I much prefer the taste of charred marshmallows to just melty ones. I know that the carbon is a carcinogen, but it's not as if burnt marshmallows are a staple of my diet, so I figure just once in awhile is okay.

So here goes, step-by-step:

1) Make some hot chocolate and buy some marshmallows (peeps or otherwise)

2) Float marshmallows in HC

3) Fire up your torch! Boooooooooo!!!

4) Ooh! A little too burnt, but smells lovely!

5) Turn crisped mallow over to get other side which will be a little harder to torch because it is wet, but will look quite lovely and inviting to drink!

Sunday, November 9, 2008


Oh my! I just realized that it has almost been a month since my last post. Things have been busy at work and after reading and staring at a computer screen, I guess I haven't felt motivated to do more computer related activities once I get home. Or maybe my lack of posting was because I was so consumed with planning for my Halloween/Housewarming party!

I admit that most of my ideas for food were stolen from a Taste of Home Halloween magazine. I also admit that I was more amused with preparations for this party than a person over the age of 30 should be.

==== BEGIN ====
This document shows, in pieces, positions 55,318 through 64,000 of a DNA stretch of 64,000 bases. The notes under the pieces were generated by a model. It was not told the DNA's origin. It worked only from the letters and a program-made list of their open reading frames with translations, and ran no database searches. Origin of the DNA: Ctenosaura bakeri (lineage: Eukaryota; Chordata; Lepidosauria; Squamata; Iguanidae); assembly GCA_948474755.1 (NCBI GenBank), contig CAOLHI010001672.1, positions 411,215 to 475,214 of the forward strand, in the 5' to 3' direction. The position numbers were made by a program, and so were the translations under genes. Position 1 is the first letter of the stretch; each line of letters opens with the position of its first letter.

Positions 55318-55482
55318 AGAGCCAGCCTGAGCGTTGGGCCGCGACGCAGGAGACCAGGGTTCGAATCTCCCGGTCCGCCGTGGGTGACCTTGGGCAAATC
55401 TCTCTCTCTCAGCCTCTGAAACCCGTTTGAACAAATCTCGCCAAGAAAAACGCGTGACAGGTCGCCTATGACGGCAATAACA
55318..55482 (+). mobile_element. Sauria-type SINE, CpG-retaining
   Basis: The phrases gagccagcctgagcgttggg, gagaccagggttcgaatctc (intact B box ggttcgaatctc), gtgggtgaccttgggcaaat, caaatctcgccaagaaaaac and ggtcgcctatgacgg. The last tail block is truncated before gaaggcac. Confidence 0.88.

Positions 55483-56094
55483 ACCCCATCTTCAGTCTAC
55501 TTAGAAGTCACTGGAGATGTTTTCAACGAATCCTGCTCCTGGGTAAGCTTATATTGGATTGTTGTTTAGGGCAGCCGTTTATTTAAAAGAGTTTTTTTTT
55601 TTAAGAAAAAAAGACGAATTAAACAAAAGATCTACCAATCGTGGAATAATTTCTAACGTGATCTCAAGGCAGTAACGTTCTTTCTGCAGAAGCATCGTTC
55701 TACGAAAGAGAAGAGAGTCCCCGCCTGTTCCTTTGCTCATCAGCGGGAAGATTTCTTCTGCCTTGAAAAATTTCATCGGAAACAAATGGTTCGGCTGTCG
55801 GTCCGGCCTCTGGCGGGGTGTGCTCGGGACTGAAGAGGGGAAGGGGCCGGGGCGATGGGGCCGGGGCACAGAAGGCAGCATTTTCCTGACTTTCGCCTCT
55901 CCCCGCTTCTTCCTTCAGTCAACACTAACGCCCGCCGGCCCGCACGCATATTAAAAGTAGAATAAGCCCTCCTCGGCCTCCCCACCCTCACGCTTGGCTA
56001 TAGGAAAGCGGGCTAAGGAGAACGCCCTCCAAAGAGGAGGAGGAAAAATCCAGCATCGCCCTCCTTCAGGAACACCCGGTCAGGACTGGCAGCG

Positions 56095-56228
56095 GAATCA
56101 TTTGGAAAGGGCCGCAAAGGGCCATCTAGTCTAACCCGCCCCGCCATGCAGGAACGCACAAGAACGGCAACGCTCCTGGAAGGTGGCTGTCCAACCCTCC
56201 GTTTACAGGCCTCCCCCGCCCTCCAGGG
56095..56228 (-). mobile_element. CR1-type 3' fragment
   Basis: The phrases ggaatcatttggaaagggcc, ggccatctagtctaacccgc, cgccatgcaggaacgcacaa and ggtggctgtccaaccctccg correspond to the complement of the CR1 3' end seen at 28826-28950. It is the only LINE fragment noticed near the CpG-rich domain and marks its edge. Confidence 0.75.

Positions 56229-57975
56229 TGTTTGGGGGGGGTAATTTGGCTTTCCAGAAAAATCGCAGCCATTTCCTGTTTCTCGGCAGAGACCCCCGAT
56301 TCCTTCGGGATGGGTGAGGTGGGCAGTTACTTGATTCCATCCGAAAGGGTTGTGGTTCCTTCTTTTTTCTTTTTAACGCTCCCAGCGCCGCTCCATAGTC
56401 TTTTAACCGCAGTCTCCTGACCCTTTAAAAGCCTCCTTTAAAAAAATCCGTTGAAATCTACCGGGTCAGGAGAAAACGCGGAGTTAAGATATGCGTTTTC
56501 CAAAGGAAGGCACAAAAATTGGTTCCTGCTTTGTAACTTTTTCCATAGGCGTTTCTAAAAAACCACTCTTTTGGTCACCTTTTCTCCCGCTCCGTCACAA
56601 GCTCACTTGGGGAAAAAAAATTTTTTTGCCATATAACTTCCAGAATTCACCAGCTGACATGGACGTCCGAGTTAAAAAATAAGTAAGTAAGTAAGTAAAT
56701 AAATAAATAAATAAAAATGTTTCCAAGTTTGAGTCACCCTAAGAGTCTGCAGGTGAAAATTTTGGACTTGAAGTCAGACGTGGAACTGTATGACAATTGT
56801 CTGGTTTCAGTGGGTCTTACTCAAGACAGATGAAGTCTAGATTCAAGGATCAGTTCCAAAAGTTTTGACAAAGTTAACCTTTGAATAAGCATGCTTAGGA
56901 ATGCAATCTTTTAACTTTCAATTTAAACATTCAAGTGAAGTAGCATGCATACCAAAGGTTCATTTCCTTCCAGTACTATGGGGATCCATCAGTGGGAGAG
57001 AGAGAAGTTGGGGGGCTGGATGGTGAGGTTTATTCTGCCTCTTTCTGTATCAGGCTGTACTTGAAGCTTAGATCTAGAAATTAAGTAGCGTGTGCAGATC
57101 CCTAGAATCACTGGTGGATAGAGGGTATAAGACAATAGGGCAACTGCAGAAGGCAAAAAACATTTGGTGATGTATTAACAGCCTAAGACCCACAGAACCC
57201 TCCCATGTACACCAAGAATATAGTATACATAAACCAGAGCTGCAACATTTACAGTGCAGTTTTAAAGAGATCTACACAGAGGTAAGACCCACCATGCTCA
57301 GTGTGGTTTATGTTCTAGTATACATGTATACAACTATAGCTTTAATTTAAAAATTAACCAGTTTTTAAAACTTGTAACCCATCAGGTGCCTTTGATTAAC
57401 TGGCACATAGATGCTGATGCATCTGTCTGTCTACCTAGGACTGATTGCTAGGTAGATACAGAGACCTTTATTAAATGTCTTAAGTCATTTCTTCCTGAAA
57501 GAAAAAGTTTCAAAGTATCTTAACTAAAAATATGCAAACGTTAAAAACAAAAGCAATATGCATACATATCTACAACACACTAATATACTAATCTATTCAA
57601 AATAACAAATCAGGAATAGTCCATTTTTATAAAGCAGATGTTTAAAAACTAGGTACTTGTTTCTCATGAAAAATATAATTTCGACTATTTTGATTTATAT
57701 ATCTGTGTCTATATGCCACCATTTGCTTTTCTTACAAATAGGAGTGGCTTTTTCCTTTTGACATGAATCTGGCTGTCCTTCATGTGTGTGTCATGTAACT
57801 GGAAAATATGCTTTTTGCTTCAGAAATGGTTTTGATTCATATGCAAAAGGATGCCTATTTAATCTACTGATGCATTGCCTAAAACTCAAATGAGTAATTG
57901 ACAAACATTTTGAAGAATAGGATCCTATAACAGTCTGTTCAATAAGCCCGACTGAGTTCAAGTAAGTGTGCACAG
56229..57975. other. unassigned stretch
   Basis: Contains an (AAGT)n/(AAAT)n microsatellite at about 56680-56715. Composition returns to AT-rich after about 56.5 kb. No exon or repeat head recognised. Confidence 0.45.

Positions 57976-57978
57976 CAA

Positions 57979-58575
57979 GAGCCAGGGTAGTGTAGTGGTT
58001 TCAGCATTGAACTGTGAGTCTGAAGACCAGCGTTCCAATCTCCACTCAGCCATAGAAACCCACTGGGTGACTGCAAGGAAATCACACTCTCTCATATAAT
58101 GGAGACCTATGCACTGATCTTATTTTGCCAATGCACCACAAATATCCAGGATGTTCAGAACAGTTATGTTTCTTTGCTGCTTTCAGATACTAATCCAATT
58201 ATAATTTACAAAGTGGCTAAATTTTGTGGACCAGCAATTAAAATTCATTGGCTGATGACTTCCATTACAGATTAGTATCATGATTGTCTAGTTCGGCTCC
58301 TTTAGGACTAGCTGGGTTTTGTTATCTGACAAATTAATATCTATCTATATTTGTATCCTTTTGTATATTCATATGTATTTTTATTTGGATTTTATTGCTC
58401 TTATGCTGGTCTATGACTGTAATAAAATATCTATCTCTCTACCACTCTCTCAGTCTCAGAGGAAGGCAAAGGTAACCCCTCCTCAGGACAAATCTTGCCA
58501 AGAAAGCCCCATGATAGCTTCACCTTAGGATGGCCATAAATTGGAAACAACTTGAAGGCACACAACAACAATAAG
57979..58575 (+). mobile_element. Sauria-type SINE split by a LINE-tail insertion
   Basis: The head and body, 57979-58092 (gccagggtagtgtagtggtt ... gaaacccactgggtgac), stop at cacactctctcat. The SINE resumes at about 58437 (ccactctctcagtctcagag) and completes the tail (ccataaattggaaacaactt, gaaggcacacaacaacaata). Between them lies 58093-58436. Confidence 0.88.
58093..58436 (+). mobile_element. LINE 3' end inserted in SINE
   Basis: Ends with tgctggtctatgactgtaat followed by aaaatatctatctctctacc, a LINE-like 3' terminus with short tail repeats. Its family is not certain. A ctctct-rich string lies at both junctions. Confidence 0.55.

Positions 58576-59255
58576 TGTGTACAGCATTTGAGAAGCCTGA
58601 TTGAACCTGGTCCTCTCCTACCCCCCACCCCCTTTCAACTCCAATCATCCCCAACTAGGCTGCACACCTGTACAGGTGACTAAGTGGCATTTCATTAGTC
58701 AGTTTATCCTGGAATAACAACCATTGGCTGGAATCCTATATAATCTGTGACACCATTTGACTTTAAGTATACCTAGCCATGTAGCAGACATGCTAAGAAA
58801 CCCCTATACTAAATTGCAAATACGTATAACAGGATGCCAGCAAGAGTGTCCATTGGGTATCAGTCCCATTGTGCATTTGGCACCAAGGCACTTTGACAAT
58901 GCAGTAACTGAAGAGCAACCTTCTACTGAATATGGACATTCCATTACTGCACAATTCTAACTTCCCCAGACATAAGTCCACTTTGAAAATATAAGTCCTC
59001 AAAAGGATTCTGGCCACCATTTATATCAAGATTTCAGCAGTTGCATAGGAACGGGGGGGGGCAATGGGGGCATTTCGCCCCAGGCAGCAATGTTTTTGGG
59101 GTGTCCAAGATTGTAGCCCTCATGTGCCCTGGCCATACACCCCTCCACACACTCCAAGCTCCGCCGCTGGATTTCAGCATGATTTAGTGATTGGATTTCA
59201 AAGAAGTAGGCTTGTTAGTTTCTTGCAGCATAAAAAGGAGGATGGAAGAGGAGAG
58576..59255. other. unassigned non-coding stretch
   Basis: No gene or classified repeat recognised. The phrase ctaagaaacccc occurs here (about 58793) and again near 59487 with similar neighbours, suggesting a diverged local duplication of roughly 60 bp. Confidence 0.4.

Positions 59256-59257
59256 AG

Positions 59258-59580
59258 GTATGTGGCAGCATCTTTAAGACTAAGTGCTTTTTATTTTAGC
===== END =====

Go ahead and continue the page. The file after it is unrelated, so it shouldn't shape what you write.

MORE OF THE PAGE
On a trip to Target, I picked up some pretty awesome Halloween themed sodas. Jones soda has several different limited editions for various holidays and themed events. Want some turkey and gravy soda for an upcoming Thanksgiving or Christmas party? Well, you may be able to find it here!

Here are the rest of my spooky offerings:

Severed Hand Punch - a big hit! Easy to make... all you need is a latex glove. Wash it out to rid of powdery rubbery taste. Turn inside out and fill with liquid. I chose a mixture of cranberry juice and water so that it would freeze quickly, but not water down the punch upon melting. Float the resulting frozen hand in whatever liquid concoction you desire. I also had pomegranate floating in to represent miscellaneous body bits!

Mummy Turkey Dogs - or Halloweenies! Any variety of tube steak will do. Simply wrap with Pillsbury bread stick dough and dot on eyes with mustard.

Bleeding Heart Brie - Brie with cherry preserves wrapped in crescent roll dough.